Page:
So she took matters into her own hands. She had seen the potential of outdoor learning when her son attended once-a-week music classes over the summer. That, Calahorrano decided, was the answer. She gathered a group of families, raised money for folding chairs and blankets by selling tamales, and launched the first outdoor-learning session in early January.

“New year, new school, new life,” she said.

Is it safe? Calahorrano points to their record: seven weeks of outdoor learning without any Covid-19 cases. 

She also motioned to the Children’s Day School, an imposing red-brick private school located next to Dolores Park. She regularly sees groups of 20 children leaving the school and playing together on the field.

“The wealthy kids that can pay $30,000 a year are allowed to be outside, playing with friends,” she said. But, she adds, if “socializing has become a privilege,” it’s also clear that she and other parents are unwilling to accept that notion.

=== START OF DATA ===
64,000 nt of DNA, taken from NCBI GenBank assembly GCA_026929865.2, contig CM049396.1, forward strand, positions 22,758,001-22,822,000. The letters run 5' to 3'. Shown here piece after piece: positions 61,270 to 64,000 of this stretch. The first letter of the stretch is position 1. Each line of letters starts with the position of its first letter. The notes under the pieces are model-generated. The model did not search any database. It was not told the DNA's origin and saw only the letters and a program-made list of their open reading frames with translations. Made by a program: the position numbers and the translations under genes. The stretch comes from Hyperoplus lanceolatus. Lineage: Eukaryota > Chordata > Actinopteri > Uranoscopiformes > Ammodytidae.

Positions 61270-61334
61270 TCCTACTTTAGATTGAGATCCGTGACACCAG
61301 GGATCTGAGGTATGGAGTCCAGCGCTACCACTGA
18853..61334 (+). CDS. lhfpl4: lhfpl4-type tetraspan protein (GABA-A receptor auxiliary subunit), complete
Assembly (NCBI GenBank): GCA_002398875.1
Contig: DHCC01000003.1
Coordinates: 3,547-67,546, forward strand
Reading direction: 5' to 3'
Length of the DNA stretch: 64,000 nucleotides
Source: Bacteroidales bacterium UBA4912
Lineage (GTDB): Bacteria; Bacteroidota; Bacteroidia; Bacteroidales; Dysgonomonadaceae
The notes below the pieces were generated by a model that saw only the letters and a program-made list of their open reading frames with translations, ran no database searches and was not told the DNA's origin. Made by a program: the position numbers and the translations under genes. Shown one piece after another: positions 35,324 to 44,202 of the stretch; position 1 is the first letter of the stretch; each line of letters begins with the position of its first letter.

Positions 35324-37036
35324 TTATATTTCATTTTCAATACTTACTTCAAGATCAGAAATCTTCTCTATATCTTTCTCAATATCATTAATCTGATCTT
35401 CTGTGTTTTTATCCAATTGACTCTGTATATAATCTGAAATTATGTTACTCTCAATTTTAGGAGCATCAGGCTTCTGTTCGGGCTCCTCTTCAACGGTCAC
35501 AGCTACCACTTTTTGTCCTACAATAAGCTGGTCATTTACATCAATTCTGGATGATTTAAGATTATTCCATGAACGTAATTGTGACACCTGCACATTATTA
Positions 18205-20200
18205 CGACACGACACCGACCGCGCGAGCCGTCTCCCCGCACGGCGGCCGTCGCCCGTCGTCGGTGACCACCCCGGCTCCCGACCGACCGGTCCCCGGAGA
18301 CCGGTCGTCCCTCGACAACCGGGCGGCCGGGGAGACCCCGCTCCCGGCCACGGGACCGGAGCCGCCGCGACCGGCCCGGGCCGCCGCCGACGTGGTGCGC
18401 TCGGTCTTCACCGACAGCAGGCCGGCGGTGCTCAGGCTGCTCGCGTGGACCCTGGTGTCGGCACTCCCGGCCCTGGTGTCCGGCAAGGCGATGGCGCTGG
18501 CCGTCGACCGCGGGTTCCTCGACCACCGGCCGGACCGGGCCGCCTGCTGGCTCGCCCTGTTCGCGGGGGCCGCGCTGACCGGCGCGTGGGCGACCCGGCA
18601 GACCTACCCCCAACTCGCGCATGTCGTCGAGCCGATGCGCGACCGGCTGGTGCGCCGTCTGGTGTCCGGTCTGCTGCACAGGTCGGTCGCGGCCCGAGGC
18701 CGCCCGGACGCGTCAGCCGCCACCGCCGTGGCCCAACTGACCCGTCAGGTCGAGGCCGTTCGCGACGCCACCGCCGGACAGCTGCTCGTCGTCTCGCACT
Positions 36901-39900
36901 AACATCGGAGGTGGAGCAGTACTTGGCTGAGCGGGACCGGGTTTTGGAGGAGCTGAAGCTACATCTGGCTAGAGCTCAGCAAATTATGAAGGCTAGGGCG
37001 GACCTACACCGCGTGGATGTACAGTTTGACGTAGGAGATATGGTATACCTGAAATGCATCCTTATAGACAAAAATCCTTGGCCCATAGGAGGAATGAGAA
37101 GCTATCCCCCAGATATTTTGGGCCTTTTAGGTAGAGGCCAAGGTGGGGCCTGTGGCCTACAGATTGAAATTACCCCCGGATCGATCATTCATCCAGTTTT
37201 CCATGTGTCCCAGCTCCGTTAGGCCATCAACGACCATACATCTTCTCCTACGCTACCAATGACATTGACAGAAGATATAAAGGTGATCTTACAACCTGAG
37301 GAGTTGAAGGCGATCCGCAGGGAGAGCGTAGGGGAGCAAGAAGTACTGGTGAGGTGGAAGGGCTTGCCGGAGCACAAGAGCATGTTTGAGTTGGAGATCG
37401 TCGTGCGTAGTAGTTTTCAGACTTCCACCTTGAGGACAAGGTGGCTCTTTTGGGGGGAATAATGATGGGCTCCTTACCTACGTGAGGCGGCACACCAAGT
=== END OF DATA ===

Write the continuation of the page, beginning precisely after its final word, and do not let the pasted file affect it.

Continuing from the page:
The other parents agreed: Socializing is key to their children’s health, and if it takes hosting these outdoor learning sessions, so be it.

Rocio Bautista’s son became anxious and depressed as the months of online learning dragged on. But even then, he was a responsible student, present for attendance and turning in his homework on time. But when their home internet fails, it can reduce him to tears.  

Now that he’s outdoors with his friends, she said, he’s doing a lot better. He even has a better internet connection from the park. On Tuesday night, Bautista’s son started to cook snacks at 10 p.m. because he knew he was coming to the park on Wednesday, and he wanted something to share with his friends.

The children also said they are happier. “It just felt like I was stuck not doing anything,” said Amaru Duran, 11. “I was just sitting in my chair in my room, not doing anything.”

He’s doing better now, he said. He gets to see his friends.